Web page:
Release Your Sadness

I’ve always avoided crying, especially in front of other people, though I’m not exactly sure why. I think that somewhere along the line, I started associating crying with weakness. I never wanted others to see my tears or exploit them. So each time the tears started building, I stuffed that sadness deep inside, desperately hoping that nothing would ever release it.

Unfortunately, my soul became like a closet, stuffed to the brim with pain and sorrow. For years, I suffered in silence. I learned to mask my feelings and show the outside world a vibrant, happy person. I survived the turbulent years of college and the bleak beginnings of post-graduate job hunting. 

Finally, the most unexpected event brought me to my knees: a miscarriage.

The day I woke up bleeding, I didn’t stuff my sadness down inside my soul. Instead, I released my tears for the world to see. I cried the entire way to work. I started sobbing uncontrollably in front of my boss as I explained to him why I needed to leave for an unexpected appointment. The tears rolled down in uncomfortable silence as the ultrasound technician desperately tried to detect any signs of life inside my uterus. I cried until no more tears fell from my eyes, and then I screamed in agony.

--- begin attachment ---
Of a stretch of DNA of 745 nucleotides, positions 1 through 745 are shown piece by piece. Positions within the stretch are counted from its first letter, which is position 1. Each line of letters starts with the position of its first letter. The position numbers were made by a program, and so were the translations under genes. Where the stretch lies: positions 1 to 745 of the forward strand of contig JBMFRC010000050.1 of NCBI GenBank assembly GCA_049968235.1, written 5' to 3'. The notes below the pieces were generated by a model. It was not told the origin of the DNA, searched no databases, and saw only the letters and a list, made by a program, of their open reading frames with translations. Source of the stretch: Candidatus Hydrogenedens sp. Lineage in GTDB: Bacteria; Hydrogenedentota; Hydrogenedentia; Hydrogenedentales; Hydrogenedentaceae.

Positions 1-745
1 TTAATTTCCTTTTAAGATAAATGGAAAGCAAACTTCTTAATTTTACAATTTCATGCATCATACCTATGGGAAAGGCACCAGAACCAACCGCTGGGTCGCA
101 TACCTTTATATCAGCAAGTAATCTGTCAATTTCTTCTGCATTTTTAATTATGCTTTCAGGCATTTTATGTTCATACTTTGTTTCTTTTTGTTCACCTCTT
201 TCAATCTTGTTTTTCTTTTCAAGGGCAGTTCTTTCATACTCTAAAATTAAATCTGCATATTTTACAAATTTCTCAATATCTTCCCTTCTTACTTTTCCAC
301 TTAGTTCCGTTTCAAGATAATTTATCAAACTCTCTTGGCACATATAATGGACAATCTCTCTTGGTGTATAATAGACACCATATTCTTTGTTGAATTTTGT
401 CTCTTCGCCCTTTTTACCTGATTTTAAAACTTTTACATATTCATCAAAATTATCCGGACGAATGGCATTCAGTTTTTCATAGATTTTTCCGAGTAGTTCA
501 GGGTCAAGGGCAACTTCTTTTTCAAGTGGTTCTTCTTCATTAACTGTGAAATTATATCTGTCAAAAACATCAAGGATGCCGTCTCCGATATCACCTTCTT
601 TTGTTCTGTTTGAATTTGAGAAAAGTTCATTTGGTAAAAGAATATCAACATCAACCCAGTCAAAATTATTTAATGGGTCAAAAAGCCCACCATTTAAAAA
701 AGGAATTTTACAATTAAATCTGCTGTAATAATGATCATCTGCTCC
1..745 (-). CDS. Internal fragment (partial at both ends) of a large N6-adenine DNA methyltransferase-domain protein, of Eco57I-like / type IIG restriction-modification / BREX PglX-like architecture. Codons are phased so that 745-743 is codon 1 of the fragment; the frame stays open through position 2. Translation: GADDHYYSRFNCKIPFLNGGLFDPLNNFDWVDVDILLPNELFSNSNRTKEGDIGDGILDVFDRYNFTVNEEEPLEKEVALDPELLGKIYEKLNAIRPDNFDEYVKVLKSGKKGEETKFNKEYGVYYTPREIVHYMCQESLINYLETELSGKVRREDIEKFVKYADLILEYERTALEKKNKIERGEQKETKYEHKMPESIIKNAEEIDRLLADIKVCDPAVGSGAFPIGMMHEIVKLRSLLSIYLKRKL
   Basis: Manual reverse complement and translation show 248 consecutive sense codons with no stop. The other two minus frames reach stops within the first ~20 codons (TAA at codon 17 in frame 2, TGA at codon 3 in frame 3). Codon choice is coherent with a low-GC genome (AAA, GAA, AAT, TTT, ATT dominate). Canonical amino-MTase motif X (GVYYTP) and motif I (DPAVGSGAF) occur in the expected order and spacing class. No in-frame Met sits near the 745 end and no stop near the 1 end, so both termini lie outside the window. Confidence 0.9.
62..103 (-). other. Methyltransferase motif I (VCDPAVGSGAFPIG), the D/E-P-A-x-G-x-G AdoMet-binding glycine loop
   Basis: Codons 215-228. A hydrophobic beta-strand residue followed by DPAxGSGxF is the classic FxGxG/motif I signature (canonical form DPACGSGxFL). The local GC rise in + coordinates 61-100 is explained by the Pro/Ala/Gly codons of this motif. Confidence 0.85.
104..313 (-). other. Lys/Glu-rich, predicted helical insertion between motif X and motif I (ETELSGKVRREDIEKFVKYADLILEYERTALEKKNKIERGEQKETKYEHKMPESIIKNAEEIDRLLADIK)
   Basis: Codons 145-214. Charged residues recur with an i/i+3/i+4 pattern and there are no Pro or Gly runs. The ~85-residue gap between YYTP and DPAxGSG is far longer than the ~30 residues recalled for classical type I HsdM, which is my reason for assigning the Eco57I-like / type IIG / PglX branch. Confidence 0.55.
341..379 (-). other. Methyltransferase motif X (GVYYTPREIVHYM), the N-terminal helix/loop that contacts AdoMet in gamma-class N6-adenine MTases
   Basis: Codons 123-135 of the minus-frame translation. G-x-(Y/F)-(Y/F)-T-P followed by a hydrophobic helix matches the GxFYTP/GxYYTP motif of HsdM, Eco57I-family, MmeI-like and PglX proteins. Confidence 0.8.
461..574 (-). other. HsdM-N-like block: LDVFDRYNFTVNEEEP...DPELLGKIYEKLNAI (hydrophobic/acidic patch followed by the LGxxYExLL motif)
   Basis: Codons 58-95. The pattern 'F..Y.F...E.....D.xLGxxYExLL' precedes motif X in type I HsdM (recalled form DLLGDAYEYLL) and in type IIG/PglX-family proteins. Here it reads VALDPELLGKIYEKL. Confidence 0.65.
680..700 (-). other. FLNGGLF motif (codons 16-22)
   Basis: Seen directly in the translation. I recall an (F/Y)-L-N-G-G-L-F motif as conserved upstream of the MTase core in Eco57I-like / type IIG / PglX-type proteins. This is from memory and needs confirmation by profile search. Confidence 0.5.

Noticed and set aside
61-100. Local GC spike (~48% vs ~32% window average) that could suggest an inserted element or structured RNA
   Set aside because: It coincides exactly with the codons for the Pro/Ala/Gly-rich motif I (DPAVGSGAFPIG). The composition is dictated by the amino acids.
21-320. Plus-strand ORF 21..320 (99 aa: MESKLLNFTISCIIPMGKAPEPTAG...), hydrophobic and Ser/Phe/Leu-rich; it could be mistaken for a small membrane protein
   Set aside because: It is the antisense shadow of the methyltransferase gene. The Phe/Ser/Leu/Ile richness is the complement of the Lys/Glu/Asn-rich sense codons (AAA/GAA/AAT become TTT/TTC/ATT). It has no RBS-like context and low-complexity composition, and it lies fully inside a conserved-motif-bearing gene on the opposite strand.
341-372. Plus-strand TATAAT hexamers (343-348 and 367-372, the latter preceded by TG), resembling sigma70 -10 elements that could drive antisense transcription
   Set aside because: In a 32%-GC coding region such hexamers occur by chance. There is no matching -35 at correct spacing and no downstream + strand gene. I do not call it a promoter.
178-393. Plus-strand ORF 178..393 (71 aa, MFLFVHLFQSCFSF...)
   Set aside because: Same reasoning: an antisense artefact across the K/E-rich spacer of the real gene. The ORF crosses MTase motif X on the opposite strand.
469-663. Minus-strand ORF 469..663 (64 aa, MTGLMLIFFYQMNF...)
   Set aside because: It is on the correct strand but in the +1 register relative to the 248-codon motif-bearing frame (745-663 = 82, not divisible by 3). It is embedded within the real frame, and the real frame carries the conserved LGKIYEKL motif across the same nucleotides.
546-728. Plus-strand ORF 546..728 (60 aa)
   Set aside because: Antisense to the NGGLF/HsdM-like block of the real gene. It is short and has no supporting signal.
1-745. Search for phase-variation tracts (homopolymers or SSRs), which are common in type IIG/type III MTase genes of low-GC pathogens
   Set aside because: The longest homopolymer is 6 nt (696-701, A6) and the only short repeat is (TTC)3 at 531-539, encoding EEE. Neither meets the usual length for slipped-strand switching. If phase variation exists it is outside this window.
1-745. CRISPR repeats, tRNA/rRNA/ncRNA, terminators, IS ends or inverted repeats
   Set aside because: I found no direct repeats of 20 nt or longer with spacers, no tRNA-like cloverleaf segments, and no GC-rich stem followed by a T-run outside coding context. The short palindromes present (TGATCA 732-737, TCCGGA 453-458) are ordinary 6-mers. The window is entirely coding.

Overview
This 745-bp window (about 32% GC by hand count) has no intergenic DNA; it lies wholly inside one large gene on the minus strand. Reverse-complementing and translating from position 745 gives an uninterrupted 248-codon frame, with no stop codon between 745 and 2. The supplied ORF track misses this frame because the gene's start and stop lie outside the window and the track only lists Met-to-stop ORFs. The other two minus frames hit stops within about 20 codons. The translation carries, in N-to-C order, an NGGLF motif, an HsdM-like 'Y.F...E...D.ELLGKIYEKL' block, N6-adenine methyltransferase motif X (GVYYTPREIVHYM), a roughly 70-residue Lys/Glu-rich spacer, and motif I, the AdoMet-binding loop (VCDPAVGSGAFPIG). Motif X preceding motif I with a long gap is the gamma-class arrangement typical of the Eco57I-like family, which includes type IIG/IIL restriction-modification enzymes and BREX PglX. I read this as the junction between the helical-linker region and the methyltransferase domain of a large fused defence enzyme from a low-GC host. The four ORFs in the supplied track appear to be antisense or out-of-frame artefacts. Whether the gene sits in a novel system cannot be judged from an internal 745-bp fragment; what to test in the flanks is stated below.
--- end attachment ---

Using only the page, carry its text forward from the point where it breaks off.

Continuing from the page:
Regardless of the heartache I experienced that day, I actually gained something even better: the realization that sometimes it’s OK to release the sadness.

That day, nobody called me “weak” or took advantage of my delicate state. In fact, I received an outpouring of support and sympathy that I’d never experienced before. Although I know that becoming a Moaning Myrtle isn’t wise, I now know that it’s safe to cry from time to time.

Now, I try to release those painful feelings whenever I get the chance. When I feel my face flushing or eyes welling up, I tell myself that my feelings are OK. I allow myself permission to scream or cry, to provide an outlet for my feelings. 

I now know that it’s safe to release that pain, if only for just a moment. There’s no need to suffer in silence. Showing the world your pain is not a sign of weakness, nor does it make you any less amazing. Believe it or not, we all deserve that feeling of release.

Megan Glosson

Megan Glosson is a freelance writer from Murfreesboro, Tennessee. You can learn more about Megan by visiting

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